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Tag: Forbes

The Good, The Bad, and The Ugly of Projected Tax Implications

There has been a lot of talk about the House Ways and Means Committee’s tax proposal. Whether in The Wall Street Journal or from Take the Long View podcast guest, John Jennings’ break down of the good, the bad, and the uglyspeculation is all over the placeAs a client of Hill Investment Group, you can rest assured that we are planning for all of the potential iterations.

Below we’ve reviewed the most relevant points for our clients. Have questions? Feel free to reach out to us to discuss how the potential changes may affect you. Set up a time to talk here.

House Ways and Means Tax Proposals Current Law
Top Income Tax Bracket Increase the top individual income tax bracket to 39.6 percent. This new top bracket would start at taxable income levels of $400,000 for single filers, $450,000 for joint filers. Effective 1/1/2022. The current top tax rate is 37 percent on taxable income over $523,600 for single filers and $628,300 for joint filers.
Capital Gains Increase the statutory capital gains rate to 25 percent. Effective 9/13/2021, subject to a binding contract exception. The current top statutory capital gains rate is 20 percent.
Estate and Gift Tax Reduce to an inflation-adjusted $5 million. Effective 1/1/2022. Inflation-adjusted $10 million ($11.7 million in 2021).
Roth Conversion Eliminate Roth conversions for both IRAs and employer-sponsored plans for single filers with taxable income over $400,000 and joint filers with taxable income over $450,000. A person can convert their eligible IRA assets to a Roth IRA regardless of income.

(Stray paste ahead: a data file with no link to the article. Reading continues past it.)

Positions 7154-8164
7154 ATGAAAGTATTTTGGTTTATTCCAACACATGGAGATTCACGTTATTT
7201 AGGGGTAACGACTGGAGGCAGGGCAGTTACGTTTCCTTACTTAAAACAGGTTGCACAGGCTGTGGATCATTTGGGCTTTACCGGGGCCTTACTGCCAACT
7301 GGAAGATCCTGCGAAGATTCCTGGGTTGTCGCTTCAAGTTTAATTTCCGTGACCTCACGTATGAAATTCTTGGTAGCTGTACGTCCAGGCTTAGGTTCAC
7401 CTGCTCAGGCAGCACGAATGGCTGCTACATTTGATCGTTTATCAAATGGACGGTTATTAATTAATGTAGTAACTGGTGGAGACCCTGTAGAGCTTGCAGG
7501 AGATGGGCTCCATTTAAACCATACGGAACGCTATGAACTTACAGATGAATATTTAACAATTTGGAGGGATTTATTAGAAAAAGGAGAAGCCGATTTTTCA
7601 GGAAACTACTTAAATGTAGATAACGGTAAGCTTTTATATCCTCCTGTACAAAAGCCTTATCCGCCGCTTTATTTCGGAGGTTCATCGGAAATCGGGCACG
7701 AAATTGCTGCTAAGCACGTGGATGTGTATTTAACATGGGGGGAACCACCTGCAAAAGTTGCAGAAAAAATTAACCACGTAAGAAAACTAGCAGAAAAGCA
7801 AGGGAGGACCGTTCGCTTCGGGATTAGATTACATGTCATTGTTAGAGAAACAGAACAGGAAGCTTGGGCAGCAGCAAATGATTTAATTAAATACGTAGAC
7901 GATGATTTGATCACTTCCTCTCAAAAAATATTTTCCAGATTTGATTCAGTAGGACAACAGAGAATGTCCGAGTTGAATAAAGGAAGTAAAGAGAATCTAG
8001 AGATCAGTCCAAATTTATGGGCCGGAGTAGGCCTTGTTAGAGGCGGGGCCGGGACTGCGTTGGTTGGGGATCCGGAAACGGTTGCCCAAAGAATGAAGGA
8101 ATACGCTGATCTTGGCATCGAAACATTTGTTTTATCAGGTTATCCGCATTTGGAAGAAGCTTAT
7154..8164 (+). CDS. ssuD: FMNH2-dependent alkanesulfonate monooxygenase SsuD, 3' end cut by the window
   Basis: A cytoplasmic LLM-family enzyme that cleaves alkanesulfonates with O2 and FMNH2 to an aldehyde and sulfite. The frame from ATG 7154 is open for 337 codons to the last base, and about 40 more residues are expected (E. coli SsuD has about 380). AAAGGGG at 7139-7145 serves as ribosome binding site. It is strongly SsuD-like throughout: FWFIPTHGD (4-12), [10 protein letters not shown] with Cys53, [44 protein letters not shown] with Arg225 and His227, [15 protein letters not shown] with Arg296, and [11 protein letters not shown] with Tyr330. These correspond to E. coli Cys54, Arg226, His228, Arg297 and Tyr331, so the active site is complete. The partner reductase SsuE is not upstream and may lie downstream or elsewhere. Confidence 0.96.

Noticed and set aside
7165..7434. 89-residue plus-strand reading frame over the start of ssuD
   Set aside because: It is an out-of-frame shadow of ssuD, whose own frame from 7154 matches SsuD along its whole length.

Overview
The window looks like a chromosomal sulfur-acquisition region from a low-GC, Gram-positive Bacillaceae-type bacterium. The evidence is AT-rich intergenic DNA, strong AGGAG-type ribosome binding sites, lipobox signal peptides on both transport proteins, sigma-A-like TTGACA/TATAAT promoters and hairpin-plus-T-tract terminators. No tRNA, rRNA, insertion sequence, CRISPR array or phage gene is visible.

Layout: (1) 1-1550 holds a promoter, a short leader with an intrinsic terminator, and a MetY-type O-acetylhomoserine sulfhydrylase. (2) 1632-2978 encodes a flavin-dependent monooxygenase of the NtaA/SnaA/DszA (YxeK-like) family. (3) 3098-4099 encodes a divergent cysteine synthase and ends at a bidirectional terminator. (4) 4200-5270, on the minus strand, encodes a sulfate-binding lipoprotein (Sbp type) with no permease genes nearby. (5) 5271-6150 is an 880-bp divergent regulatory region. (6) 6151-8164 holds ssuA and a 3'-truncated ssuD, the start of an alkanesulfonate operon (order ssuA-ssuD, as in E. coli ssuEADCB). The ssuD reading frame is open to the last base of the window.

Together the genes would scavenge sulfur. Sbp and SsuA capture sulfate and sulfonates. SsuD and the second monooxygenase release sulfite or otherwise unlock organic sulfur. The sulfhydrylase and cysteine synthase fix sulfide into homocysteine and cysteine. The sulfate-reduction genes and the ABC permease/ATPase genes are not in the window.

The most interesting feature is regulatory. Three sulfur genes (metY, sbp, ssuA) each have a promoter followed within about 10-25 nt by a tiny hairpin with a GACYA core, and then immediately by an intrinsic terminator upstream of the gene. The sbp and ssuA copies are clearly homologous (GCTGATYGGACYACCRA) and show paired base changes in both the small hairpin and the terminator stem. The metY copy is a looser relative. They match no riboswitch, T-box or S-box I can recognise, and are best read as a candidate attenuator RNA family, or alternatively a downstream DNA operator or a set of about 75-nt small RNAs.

Have questions? Feel free to reach out to us to discuss how the potential changes may affect you. Set up a time to talk here.

Make It and Preserve It

In one of his latest pieces for Forbes, Take the Long View podcast guest, John Jennings wrote about how the actions and values that lead to creating wealth are not the same as those used to preserve it. For example, risky and concentrated bets may have worked well in creating wealth but can be disastrous for preservation.

Preserving Wealth Is A Very Different Discipline Than Creating It

By John Jennings

Forbes.com  –  June 30, 2021

When I first started in wealth management, I thought that entrepreneurs, being risk-takers, would want high-octane, risky investment portfolios. I came to realize the opposite is true – a top priority for them is to preserve the wealth they have created. While building their business, they knew they could lose everything. As they take money out, they want to be sure to keep it.

Reid Hoffman is a partner in the venture capital firm Greylock Partners and a founder of PayPal and LinkedIn. At a conference I attended years ago, he was asked whether his PayPal experience led Greylock to invest in payment companies. He replied that Greylock hadn’t made any investments in payment firms since he became a partner because he had vetoed them. Hoffman knew how hard it was to create PayPal and how lucky they had been, so he was hyper-aware of the barriers that payments companies face. Hoffman knows that everything it takes to make your first $100 million can work against you when you’re trying to keep it.